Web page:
Have you ever gotten an email about a penny stock you’ve never heard of touting it as the next big thing? This might be the sign of a pump and dump stock market swindle. A penny stock is a low priced, low capitalization, low trading volume stock. The general idea is an investor will encourage everyone they can communicate with to buy a stock. Then when people start buying the stock price this action will create larger than normal purchasing volume. Due to simple supply and demand rules, the stock price will increase. As soon as the stock rises from this buy activity the original investor sells his stock, taking advantage of the bump caused by his or her own communication.
The rules around pump and dump are why most analysts writing about individual stocks give a disclaimer about their position in a stock. Also, there is a lot of Securities Exchange Commission (SEC) monitoring and regulation around penny stocks for this reason.
Note some investors have also tried this with negative news and short selling. There were a lot of claims during the 2009 financial crisis that short sellers were acting in this manner in relation to some of the larger financial institutions. Simply sell something like Bear Sterns short and then tell the world they will collapse… Then profit. Either positively or negatively pushing your opinion to profit over other people acting on that opinion is immoral and illegal. In general, I would recommend ever buying a stock based on someone else’s opinion.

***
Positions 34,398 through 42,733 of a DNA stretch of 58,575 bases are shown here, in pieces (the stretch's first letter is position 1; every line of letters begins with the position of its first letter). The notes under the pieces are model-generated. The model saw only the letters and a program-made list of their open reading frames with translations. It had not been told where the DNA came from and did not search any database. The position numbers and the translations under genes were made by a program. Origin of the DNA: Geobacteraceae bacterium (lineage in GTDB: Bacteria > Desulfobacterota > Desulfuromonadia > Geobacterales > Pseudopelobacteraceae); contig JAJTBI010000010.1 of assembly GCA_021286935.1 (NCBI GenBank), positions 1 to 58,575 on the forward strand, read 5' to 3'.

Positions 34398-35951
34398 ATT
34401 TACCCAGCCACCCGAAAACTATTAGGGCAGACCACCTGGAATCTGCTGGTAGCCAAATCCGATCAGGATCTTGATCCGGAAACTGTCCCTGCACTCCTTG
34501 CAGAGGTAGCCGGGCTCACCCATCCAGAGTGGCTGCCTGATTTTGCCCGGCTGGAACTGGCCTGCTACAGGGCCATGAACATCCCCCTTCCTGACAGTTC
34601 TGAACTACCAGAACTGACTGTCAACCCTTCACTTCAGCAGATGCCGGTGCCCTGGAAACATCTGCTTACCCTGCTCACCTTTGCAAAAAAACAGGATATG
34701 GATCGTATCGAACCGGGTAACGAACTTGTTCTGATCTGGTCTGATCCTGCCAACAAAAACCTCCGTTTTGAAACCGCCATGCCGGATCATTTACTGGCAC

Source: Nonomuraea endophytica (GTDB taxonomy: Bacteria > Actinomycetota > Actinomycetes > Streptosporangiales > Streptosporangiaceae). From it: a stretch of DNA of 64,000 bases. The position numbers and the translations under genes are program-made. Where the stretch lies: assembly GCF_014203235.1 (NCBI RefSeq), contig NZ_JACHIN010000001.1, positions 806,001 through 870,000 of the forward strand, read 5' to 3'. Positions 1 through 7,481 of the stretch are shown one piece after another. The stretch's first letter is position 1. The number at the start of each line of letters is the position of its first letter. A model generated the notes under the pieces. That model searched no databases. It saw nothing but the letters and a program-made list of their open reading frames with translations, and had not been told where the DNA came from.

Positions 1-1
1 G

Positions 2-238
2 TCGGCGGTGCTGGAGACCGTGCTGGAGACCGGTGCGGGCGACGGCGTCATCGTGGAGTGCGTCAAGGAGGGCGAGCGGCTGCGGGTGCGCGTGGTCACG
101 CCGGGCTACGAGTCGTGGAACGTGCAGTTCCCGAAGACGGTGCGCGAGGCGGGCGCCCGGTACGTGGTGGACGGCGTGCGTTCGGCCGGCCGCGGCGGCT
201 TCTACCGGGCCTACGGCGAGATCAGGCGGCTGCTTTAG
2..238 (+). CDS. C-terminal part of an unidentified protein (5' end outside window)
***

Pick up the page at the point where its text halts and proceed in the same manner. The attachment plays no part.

Insider Trading Stock Market Swindle
I wrote a whole post on insider trading and my classification as an insider trader for my employer here. In general, the idea is stocks price themselves based on known information about the underlying company. If someone has access to the information before the general public they can trade ahead of the public thus capturing a larger percentage of the stock move. There are many regulations around insider trading, I encourage you to read my post on the topic to learn more.
Front running is similar in concept to insider trading but less about information and more about trades. In a stock-broker environment the stock-broker places your orders for stock purchase. They thus know what you are going to buy. So if they have a rather large volume order placed with them they can predict what the market will do based on that order. Brokers buying before the order goes through to capture the resulting stock move is called front running. Brokers and others are monitored for front running.